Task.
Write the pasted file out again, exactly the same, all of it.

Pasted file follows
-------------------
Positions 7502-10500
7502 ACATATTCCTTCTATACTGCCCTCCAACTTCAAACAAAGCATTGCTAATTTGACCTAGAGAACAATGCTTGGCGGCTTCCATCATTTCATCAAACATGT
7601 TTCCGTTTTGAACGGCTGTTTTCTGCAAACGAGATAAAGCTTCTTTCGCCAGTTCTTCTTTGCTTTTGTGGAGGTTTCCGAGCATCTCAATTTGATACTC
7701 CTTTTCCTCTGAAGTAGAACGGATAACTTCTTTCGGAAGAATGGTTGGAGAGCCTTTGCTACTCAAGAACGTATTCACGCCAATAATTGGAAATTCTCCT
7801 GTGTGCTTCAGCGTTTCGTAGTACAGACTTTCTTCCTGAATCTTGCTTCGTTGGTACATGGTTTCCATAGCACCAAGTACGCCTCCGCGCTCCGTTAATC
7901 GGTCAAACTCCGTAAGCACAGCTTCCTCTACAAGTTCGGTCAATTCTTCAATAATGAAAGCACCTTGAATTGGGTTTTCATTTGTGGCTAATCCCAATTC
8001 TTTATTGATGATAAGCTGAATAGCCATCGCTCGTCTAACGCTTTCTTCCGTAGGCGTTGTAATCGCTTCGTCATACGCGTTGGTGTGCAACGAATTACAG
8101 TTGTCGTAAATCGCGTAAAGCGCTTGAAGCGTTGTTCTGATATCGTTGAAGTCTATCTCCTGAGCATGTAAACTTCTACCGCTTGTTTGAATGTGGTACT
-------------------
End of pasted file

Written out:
Positions 7502-10500
7502 ACATATTCCTTCTATACTGCCCTCCAACTTCAAACAAAGCATTGCTAATTTGACCTAGAGAACAATGCTTGGCGGCTTCCATCATTTCATCAAACATGT
7601 TTCCGTTTTGAACGGCTGTTTTCTGCAAACGAGATAAAGCTTCTTTCGCCAGTTCTTCTTTGCTTTTGTGGAGGTTTCCGAGCATCTCAATTTGATACTC
7701 CTTTTCCTCTGAAGTAGAACGGATAACTTCTTTCGGAAGAATGGTTGGAGAGCCTTTGCTACTCAAGAACGTATTCACGCCAATAATTGGAAATTCTCCT
7801 GTGTGCTTCAGCGTTTCGTAGTACAGACTTTCTTCCTGAATCTTGCTTCGTTGGTACATGGTTTCCATAGCACCAAGTACGCCTCCGCGCTCCGTTAATC
7901 GGTCAAACTCCGTAAGCACAGCTTCCTCTACAAGTTCGGTCAATTCTTCAATAATGAAAGCACCTTGAATTGGGTTTTCATTTGTGGCTAATCCCAATTC
8001 TTTATTGATGATAAGCTGAATAGCCATCGCTCGTCTAACGCTTTCTTCCGTAGGCGTTGTAATCGCTTCGTCATACGCGTTGGTGTGCAACGAATTACAG
8101 TTGTCGTAAATCGCGTAAAGCGCTTGAAGCGTTGTTCTGATATCGTTGAAGTCTATCTCCTGAGCATGTAAACTTCTACCGCTTGTTTGAATGTGGTACT